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Tuesday’s Morning Mashup: Donald Trump rips Colin Kaepernick, takes credit for his unemployment; Gale Sayers battling dementia at 9:55 am ET
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Good morning! Here is your Tuesday Morning Mashup. For the latest news, start at our WEEI.com home page or click here for the top stories and scores from our news wire.

TUESDAY’S BROADCAST HIGHLIGHTS:
MLB: Tampa Bay vs. Pittsburgh, 1 p.m. (MLB Network)
MLB: Philadelphia vs. Minnesota, 1:05 p.m. (MLB Network)
MLB: LA Angels vs. Cincinnati, 4 p.m. (MLB Network)
MLB: Boston vs. NY Yankees, 6:35 p.m. (NESN, WEEI-AM 850)
World Baseball Classic: US vs. Japan, 9 p.m. (MLB Network)
NHL: Ottawa at Boston, 7 p.m. (NESN, WBZ-FM 98.5)
NHL: San Jose at Minnesota, 8:30 p.m. (NBCSN)
NBA: Chicago at Toronto, 7 p.m. (ESPN)
NBA: San Antonio at Minnesota, 9:30 p.m. (ESPN)
College basketball: Richmond at TCU, 7 p.m. (ESPN2)
College basketball: Georgia Tech at Mississippi, 9 p.m. (ESPN2)

AROUND THE WEB: 

— During a rally in Louisville Monday night, Donald Trump switched gears from talking about urban communities to discussing controversial NFL free agent Colin Kaepernick.

“Our inner cities will find a rebirth of hope, safety and opportunity,” Trump said. “Your San Francisco quarterback, I’m sure nobody ever heard of him.”

A relevant and smooth segue if I’ve ever heard one.

Trump then explained he was referencing an article he read about Kaepernick’s free agency. He said he believes NFL teams are afraid to sign Kaepernick because they don’t want Trump to send mean tweets to them.

“It was reported that NFL owners don’t want to pick him up because they don’t want to get a nasty tweet from Donald Trump,” he said. “Do you believe that? I just saw that. I just saw that.”

Trump also took a shot at Kaepernick’s reluctance to stand for the national anthem before games.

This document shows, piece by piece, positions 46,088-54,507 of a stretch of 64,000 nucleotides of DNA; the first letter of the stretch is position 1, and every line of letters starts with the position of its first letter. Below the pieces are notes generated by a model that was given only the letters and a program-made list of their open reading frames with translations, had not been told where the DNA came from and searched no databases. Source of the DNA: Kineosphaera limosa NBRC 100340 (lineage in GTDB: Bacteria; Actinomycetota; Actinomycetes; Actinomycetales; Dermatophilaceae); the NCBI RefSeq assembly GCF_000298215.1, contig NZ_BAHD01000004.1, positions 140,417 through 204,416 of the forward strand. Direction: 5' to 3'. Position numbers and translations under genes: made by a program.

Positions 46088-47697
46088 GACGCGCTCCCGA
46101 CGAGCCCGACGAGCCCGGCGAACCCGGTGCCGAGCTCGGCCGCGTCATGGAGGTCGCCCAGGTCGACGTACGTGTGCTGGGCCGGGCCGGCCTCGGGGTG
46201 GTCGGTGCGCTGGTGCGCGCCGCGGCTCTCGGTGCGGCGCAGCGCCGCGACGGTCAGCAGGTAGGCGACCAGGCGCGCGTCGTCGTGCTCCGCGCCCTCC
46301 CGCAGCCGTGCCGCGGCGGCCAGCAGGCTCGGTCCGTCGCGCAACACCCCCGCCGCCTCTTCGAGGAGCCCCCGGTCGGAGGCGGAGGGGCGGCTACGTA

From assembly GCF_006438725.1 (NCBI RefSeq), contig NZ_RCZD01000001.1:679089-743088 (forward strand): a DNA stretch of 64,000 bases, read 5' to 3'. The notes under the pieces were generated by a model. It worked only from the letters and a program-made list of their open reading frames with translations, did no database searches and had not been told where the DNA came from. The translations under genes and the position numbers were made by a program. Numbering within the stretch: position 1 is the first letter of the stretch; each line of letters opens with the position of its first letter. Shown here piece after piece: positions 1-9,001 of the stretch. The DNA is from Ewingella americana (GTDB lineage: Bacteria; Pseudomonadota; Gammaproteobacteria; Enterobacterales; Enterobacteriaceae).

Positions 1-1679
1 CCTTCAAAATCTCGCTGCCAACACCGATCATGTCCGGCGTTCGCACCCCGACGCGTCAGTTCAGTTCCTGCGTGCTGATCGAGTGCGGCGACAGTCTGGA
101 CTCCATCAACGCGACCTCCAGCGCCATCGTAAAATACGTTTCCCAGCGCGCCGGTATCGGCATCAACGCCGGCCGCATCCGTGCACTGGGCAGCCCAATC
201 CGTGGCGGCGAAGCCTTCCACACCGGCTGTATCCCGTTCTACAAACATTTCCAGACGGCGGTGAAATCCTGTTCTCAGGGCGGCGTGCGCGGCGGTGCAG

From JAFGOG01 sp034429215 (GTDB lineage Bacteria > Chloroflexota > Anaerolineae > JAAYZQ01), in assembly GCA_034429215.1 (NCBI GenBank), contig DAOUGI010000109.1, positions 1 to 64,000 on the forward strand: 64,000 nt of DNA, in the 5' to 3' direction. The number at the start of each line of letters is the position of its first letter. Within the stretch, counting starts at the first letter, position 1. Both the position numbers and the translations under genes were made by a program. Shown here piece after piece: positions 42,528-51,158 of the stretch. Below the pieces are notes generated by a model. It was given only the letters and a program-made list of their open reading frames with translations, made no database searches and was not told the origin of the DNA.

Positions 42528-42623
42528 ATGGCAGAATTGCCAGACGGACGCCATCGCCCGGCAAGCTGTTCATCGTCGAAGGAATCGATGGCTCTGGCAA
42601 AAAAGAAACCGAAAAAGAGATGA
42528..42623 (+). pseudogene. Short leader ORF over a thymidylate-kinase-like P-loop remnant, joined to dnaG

“I said if I remember that one I’m going to report it to the people of Kentucky,” Trump said. “They like it when people actually stand for the American flag.”

The Bleacher Report article Trump was likely referencing mentions Kaepernick is in “NFL limbo” because he takes public political stances. It quotes an AFC general manager who said “… some teams fear the backlash from fans after getting him. They think there might be protests or [President Donald] Trump will tweet about the team.”

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Colin Kaepernick reportedly can’t get a job because NFL teams ‘genuinely hate him’ 03.17.17 at 3:50 pm ET
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The 49ers released Colin Kaepernick after the 2016 season. (Gary A. Vasquez/USA Today Sports)

The 49ers released Colin Kaepernick after the 2016 season. (Gary A. Vasquez/USA Today Sports)

NFL teams are so desperate for quarterbacks these days, the Bears signed backup signal-caller Mike Glennon to a three-year, $45 million contract. But Colin Kaepernick, despite leading the 49ers to a Super Bowl just four years ago, can’t find a job. Apparently, that’s because many league executives think he’s toxic.

According to Bleacher Report’s Mike Freeman, Kaepernick could remain a free agent for the bulk of the offseason. An unnamed AFC general manager told him 30 percent of teams either don’t think Kaepernick can play or are afraid of the backlash they would face after signing him. The GM says the other 70 percent just plain out despise him, presumably because of his decision to kneel during the national anthem last season to protest social inequality and police brutality.

“The rest genuinely hate him and can’t stand what he did. They want nothing to do with him. They won’t move on,” the anonymous executive said. “They think showing no interest is a form of punishment. I think some teams also want to use Kaepernick as a cautionary tale to stop other players in the future from doing what he did.”

While Kaepernick is limited as a quarterback –– he only completed 59.2 percent of his passes last season –– he played well down the stretch for the moribund 49ers. Kaepernick posted a 101.1 QB rating over the final four weeks of 2016, throwing for six touchdowns and only one interception.

Earlier this month, ESPN’s Adam Schefter reported Kaepernick intends to stand for the “Star-Spangled Banner” next season. Given this report, it’s easy to surmise why he probably came to that decision. Kaepernick seems to be paying a price for speaking his mind.

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Colin Kaepernick ends his protest on disingenuous note 03.03.17 at 1:17 pm ET
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Colin Kaepernick says he plans to end his national anthem protest in 2017. (Robert Hanashiro/USA TODAY Sports)